In a 7-2 decision handed down June 14, the U.S. Supreme Court ruled against the state of Minnesota’s broad ban on wearing political apparel at polling places, Advertising Specialty Institute (ASI) and other outlets reported. Minnesota Voters Alliance v. Mansky took on a section of Minnesota election law stating that a “political badge, political button, or other political insignia may not be worn at or about the polling place on primary or election day.”
Other states have similar but far more precise bans, such as California’s prohibition against anything “that advocates for or against any candidate or measure.” Texas, similarly, bans “a badge, insignia, emblem ... relating to a candidate, measure, or political party appearing on the ballot.” Their specificity keeps them safe. The court’s opinion, written by Chief Justice John Roberts, identified Minnesota’s use of the term “political” as “unmoored,” saying that even the state’s official guidance on the law amounted to “haphazard interpretations.”
The law was thrust into the spotlight in 2010 when an election official kept Minnesotan Andy Cilek from voting for five hours for wearing a shirt with the Gadsden flag, “Don’t tread on me,” and a Tea Party logo. Volunteer poll workers in the state had broad discretion over what constituted a violation. Although the Supreme Court ruling in 1992’s Burson v. Freeman established a 100-ft buffer zone around polling places to keep them free of active campaigning and intimidation, this ruling implies that political expression not related to the ballot under consideration is protected.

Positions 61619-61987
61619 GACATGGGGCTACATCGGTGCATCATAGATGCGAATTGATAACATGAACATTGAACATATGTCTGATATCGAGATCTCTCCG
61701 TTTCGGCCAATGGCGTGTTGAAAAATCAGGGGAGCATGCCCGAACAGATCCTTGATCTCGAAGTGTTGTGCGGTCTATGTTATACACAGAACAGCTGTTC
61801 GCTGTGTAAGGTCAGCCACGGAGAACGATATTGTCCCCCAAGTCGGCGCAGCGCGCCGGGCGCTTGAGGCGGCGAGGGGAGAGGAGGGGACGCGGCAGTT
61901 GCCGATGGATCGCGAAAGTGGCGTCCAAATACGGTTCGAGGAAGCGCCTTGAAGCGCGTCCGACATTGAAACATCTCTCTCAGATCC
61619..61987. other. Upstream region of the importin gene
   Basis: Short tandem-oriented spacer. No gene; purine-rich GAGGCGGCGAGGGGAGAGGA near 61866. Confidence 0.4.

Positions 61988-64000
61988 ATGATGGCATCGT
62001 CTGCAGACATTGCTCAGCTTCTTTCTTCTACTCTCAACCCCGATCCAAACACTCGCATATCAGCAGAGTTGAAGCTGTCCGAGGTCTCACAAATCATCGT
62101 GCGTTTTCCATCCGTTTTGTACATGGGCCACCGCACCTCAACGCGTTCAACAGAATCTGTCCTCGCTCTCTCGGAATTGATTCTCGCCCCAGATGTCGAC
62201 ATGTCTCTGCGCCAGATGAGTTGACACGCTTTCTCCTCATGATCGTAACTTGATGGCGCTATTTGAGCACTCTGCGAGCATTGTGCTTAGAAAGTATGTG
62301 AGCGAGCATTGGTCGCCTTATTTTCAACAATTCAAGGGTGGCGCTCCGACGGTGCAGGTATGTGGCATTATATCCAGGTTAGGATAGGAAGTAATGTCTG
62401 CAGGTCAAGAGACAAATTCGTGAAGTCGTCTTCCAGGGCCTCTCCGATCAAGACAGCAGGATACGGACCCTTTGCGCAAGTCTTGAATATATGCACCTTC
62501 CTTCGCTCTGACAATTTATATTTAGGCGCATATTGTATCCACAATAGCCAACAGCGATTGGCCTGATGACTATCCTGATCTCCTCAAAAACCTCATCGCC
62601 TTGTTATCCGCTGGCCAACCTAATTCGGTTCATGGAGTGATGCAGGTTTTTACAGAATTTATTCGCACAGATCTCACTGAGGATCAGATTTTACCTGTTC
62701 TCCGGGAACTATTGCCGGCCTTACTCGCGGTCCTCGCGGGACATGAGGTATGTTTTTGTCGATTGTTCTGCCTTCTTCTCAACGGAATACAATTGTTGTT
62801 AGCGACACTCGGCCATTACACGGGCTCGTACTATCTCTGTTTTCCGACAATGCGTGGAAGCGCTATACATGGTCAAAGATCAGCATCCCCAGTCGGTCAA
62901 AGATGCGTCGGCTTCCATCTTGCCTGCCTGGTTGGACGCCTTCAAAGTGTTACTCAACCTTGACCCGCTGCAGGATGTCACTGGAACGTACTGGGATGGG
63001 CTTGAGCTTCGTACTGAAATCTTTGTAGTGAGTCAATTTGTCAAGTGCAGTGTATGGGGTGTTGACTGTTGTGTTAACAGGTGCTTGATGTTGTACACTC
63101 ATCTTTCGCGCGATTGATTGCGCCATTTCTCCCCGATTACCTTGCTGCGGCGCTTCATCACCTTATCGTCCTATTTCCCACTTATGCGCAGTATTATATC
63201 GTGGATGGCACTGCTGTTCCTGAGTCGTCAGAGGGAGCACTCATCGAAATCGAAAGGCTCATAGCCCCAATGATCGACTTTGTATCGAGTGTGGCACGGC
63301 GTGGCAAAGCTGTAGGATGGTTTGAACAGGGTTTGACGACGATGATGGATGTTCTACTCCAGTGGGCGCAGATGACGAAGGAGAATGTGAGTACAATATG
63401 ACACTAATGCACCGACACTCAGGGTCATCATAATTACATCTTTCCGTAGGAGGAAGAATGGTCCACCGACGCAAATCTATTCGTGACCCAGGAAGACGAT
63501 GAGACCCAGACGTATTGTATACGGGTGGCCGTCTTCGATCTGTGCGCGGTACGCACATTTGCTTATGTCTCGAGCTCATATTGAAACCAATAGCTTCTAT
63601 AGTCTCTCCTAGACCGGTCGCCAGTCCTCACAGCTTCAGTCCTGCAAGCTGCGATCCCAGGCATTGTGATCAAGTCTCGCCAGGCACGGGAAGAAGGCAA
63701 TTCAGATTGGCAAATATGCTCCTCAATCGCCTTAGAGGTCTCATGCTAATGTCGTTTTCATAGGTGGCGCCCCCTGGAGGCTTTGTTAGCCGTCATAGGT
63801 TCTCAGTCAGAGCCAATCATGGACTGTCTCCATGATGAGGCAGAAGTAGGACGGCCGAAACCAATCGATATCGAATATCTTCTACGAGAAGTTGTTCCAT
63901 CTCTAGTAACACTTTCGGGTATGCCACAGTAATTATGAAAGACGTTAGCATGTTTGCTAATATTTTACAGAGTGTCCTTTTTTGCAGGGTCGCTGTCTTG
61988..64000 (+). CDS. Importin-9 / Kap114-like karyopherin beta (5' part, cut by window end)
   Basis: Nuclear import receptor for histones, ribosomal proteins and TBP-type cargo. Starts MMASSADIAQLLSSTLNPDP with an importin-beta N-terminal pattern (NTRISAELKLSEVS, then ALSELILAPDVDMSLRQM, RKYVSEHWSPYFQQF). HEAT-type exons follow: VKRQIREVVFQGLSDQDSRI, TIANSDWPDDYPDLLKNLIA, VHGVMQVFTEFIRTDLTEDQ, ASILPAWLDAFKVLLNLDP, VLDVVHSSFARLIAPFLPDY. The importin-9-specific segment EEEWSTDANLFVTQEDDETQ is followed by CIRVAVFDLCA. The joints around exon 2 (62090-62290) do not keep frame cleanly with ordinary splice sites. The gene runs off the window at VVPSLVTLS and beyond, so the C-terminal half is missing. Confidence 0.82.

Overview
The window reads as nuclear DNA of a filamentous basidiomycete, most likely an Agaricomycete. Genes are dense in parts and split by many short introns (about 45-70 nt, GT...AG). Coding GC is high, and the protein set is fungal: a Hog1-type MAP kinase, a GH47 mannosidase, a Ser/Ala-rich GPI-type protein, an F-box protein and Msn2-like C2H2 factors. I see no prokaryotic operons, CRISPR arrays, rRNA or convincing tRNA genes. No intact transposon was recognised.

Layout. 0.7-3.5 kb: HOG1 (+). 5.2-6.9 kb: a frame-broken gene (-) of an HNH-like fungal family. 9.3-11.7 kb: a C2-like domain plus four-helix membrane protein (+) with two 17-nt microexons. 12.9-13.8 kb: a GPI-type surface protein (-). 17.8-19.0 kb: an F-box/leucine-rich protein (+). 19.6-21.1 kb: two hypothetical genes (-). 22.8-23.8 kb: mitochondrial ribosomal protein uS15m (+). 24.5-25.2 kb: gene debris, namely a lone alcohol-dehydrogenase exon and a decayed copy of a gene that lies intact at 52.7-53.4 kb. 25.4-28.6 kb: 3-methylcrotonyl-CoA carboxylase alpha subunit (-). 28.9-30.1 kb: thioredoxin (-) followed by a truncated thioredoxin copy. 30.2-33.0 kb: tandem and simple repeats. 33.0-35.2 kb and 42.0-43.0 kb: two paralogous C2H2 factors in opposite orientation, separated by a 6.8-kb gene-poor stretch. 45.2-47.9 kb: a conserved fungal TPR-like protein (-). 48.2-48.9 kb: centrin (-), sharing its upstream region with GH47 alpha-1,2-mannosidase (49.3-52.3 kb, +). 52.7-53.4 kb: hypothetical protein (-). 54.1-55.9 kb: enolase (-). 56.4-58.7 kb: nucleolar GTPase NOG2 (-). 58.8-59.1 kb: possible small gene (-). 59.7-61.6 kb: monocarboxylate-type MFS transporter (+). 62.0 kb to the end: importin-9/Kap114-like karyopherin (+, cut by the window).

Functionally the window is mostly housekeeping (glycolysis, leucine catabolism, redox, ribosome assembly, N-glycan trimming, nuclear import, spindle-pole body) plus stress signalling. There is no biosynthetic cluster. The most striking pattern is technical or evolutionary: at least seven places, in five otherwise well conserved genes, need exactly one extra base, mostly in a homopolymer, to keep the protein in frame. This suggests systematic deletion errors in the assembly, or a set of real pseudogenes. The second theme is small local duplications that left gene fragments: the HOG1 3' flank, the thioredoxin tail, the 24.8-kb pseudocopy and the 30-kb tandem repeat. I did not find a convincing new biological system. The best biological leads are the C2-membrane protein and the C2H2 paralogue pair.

So, why does the promotional products industry care about Minnesota Voters Alliance v. Mansky?
There’s been a symbiotic relationship between promotional products and U.S. politics since the very beginning of both. Most record-keepers agree that the first promotional products manufactured in the U.S. were commemorative buttons created in 1789 for George Washington’s election. Since that time, politics has run on promo. In the 2016 primaries, according to numbers reported in an Advertising Specialty Institute (ASI) article from April of that year, then-candidate Donald Trump spent nearly 10% of his total campaign spending (a total of $3.3 million) on promotional products, including the now-ubiquitous “Make America Great Again” hats.
As the 2018 mid-term election approaches, count on candidates, political action committees (PACs), interest groups, and more to ramp up the spending on promo. Everything from yard signs, buttons, and t-shirts to action figures and more creative promos can be sourced through our industry. Now that the primaries are behind us, opportunities will abound for political swag—both directly for campaigns and the more ancillary sort that can make it through the door at polling places.
I have fond memories of looking at my mother’s collection of political buttons on her mirror as a child. She had an “I Like Ike” button that I thought was particularly fascinating, as it was from an election that happened when she was seven years old! She certainly never voted for Eisenhower, but the keepsake had made its way to her, and she valued it enough to display it. Promo products in politics aren’t just functional; they have the potential to become potent pieces of historical memorabilia.
© 2018 Genevieve Trainor, Bankers Advertising